Religious liberty as a two-way street – A response to the Marriage and Religious Freedom Act
By Aaron Weaver
Religious liberty is a two-way street.
This is a point that far too many conservative Christian leaders can’t seem to grasp.
Rep. Raul Labrador – a Republican who has represented the 1st Congressional District of Idaho since 2011 – recently introduced a bill called the “Marriage and Religious Freedom Act” to protect individuals and organizations “from discrimination by the federal government” when it comes to viewpoints about same-sex marriage and homosexuality.
Labrador’s bill, which he deceptively calls a “narrowly-tailored piece of legislation” is a response to the Supreme Court’s Windsor decision earlier this year, striking down part of the Defense of Marriage Act as unconstitutional per the Fifth Amendment’s Due Process Clause. This latest conservative attempt to safeguard the religious liberty has the support of more than 60 House Republicans and even several Democrats, including Reps. Mike McIntyre of North Carolina and Dan Lipinski of Indiana.
The Marriage and Religious Freedom Act has the backing of the Family Research Council, Focus on the Family, Concerned Women for America, National Organization for Marriage, the United States Conference of Catholic Bishops as well as the Ethics and Religious Liberty Commission of the Southern Baptist Convention.
Ryan Anderson of the Heritage Foundation writes in a column endorsing the bill: “Policy should prohibit the government from discriminating against any individual or group, whether nonprofit or for-profit, based on their beliefs that marriage is the union of a man and woman or that sexual relations are reserved for marriage. Policy should prohibit the government from discriminating in tax policy, employment, licensing, accreditation, or contracting against such groups and individuals.”
This quote from Anderson sums up the rationale behind the Marriage and Religious Freedom Act. Public policy should protect opponents of same-sex marriage from discrimination, with discrimination being defined as the opponents of same-sex marriage perceive it.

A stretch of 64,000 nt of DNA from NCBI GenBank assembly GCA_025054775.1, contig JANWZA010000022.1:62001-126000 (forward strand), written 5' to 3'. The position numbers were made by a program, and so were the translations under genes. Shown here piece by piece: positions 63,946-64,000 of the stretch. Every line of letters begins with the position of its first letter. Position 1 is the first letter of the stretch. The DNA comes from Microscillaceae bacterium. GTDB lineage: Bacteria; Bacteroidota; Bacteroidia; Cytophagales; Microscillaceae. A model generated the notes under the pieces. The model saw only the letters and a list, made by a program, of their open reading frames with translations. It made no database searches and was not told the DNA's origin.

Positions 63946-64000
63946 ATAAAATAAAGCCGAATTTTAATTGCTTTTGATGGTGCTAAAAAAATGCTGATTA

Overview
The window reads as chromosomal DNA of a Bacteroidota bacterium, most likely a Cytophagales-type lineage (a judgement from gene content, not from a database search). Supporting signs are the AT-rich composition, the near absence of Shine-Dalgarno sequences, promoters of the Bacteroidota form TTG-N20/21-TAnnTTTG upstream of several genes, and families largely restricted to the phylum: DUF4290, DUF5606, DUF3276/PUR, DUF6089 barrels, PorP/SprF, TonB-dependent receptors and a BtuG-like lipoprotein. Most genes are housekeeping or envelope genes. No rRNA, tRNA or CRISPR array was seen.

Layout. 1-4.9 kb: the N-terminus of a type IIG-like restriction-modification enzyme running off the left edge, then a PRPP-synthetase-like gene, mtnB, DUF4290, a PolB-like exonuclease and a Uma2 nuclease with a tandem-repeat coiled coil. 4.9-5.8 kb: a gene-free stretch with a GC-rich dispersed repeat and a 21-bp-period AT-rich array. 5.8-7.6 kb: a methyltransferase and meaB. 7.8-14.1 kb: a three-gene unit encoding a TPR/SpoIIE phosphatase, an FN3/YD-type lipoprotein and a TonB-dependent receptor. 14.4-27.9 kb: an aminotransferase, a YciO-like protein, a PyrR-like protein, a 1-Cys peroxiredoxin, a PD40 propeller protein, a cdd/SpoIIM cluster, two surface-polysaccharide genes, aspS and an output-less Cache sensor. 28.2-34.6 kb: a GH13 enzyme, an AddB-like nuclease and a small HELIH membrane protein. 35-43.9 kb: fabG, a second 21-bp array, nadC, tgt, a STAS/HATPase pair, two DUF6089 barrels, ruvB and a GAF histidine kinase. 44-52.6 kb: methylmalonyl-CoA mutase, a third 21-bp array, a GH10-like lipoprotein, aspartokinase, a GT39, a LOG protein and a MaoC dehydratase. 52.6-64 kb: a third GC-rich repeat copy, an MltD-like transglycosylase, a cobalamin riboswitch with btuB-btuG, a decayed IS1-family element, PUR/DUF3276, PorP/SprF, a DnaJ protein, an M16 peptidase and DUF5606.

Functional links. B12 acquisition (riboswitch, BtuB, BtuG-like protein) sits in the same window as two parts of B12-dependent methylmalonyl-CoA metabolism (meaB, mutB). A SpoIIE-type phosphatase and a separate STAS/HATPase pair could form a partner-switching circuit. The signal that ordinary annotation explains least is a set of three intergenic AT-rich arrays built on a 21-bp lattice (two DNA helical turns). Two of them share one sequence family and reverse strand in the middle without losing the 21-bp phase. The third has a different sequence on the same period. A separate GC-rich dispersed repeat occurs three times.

I’ve long believed that we should put a face to public policy. Academic-speak should be shelved. Public policy discussions should be real.
So, I’ll be personal.
My best friend of many years is gay. She’s an awesome, smart, creative person and completely devoted to her partner and their life together. She’s an ordained Baptist minister too. More specifically, she’s part of a faith tradition that affirms same-sex relationships and champions marriage equality.
Why does her religious freedom as a progressive Baptist not matter as much as the conservative Baptist?
Let’s revisit the rationale for the Marriage and Religious Freedom Act and flip things.
Why shouldn’t public policy also prohibit the government from discriminating against any individual or group, whether nonprofit or for-profit, based on their beliefs that marriage can be a same-sex union?
Should I make a list of all the ways that my best friend’s government currently discriminates against her and her partner at the local, state and federal levels?
Why do religious liberty arguments not extend to gays and lesbians? Do conservative Christians think that gays and lesbians have no religious conscience?
If these Christian leaders are really serious about religious freedom, why not acknowledge that both supporters and opponents of same-sex marriage have legitimate conscience claims? Why not concede the obvious – that religious freedom is a two-way street?
Conservative friends, consideration the implications of the truth that religious freedom is for all.
The religious conscience of my conservative Christian friends is not superior to the religious conscience of my gay best friend.
At his inauguration as president of the Ethics & Religious Liberty Commission of the Southern Baptist Convention, Russell Moore called for a shift in conservative Christian political engagement approach away from the “moral majoritarianism” of the Religious Right to a “moral communitarianism.”
I’m not entirely sure what Moore meant by “moral communitarianism” – but a moral communitarianism would necessarily need to respect and safeguard the religious liberty of the entire community, specifically the individuals that comprise that community.
How can a “moral communitarianism” be achieved when both sides of the same-sex marriage debate continue to talk past one another, refusing to recognize that religious liberty cuts both ways.
Religious freedom for me AND thee.